Naturally, the flaw lies all with the screenplay by Montanelli, Sergio Amidei, and Diego Fabbri. Regardless of the book or the reality, that does not excuse the film’s tanking in the second half. It becomes didactic in the worst way, and this is especially disappointing due to the deft portrait painted of Bardone in the first part of the film. The intermix of documentary footage from the war and obvious set pieces actually works quite well, and the film’s scoring, editing, and technical gimmicks (rear screen projections, etc.) are all fine.

The acting by De Sica is excellent, and that by Messemer is even better. One cannot even fill out a full hand’s digits with complex and human portrayals of Nazi officers onscreen, and Messemer’s Muller may be the very best I’ve ever seen — pragmatic, ruthless, yet even remorseful. The rest of the actors were barely passable, with some of the prisoners reduced to utter stereotypes of profession and ethnicity by either the script or the lack of actors’ abilities. That said, the female characters portrayed by Sandra Milo (Olga the prostitute), who gained fame in Federico Fellini’s , and especially the sexy Giovanna Ralli (Valeria), showed dramatic potential with De Sica that was wasted.

The film also would have done much more had it focused on a battle of wits between these two men. Alack, it did not. It became a political screed; one ironically presented as flushing out the truth about the war, even as it whitewashed the Fascist role in Italy’s downfall, blaming it almost exclusively on the occupying Nazis. While one can forgive numerous implausibilities (imagine an American equivalent- wartime prisoners who find out Generals Eisenhower or MacArthur are imprisoned, and not being able to detect a two bit fraud), melodramatic twists, and plot holes, if other parts of the film pick up the slack, didacticism is almost impossible to overcome.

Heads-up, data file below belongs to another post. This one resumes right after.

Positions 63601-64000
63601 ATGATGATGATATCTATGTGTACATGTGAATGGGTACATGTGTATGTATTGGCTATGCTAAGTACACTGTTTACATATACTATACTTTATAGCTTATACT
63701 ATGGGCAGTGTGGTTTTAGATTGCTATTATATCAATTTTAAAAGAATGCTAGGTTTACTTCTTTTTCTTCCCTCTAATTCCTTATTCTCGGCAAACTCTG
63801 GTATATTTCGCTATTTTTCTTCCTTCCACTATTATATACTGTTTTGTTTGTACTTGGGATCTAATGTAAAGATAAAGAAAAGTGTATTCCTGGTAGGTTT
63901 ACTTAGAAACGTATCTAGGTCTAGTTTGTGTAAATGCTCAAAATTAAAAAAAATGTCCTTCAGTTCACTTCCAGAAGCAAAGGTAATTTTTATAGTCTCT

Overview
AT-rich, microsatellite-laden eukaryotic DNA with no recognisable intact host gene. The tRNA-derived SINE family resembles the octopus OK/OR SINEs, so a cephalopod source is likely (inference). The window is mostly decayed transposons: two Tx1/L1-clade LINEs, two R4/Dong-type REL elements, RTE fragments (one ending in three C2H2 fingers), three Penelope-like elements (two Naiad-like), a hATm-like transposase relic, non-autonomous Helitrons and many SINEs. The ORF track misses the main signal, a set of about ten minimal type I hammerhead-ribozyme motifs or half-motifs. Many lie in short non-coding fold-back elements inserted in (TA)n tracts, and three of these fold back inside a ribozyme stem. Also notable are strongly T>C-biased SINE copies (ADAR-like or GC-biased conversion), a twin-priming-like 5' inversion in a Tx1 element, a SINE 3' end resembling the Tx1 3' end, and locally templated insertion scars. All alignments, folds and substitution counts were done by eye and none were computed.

The DVD package from The Criterion Collection, to be released March 31, 2009, is a good one, but not a great one. On the plus side is a 15 minute long visual essay on the political implications of the film. Done by Tag Gallagher, a Rossellini biographer, it sets up the background tale of Della Rovere superbly, even if it does not deal with the technical or artistic merits of the film. Also well done are three interviews with Rossellini’s children, Isabella (13 minutes long), Renzo (9 minutes long), and Ingrid (5 minutes long), as well as Italian film scholar Adriano Apra (7 minutes long). All give insight into the film and Rossellini, and each segment’s flaw is that they are too short. There is also a theatrical trailer, as well as a booklet with a solid essay by film critic James Monaco and a bit of a 2000 interview with the novelist Indro Montanelli. Monaco, however, misuses the term symbology for symbolism on page 5. I do not believe this a typo, so one can only wonder how a critic could not get the difference in the two words, much like people often misuse loath and loathe.

On the negative side is the glaring absence of an audio film commentary. Surely it costs not that much to get someone to do one? Given that it’s often free advertising for the film historian or critic, this is simply inexcusable, and should not cost much, if anything. Almost as annoying are the standard white subtitles that Criterion unfortunately uses. Lacking an English dub would not be so bad if the subtitles were readable. White subtitles on a black and white film (and one with far more white than black) are difficult to read, especially in a dialogue-intensive film like this. Rossellini is not Antonioni in that regard. Even worse is that about 10-15% of the dialogue goes untranslated, so nuance is lost.

This is one of those films that I can marginally recommend viewing, if only because it illuminates the better work being done at the same time, like Fellini’s La Dolce Vita. On its own, however, Il Generale Della Rovere is vastly overrated and a disappointing film in not only Rossellini’s canon, but that of Italian cinema, despite its financial success. Hollywood was not alone in this regard. Why it was so critically well regarded, however, is a mystery, since its flaws are apparent. Then, again, never underestimate the power of patriotic screeds, especially when the legend looms larger than the man. Damn, I didn’t know Rossellini loved John Ford.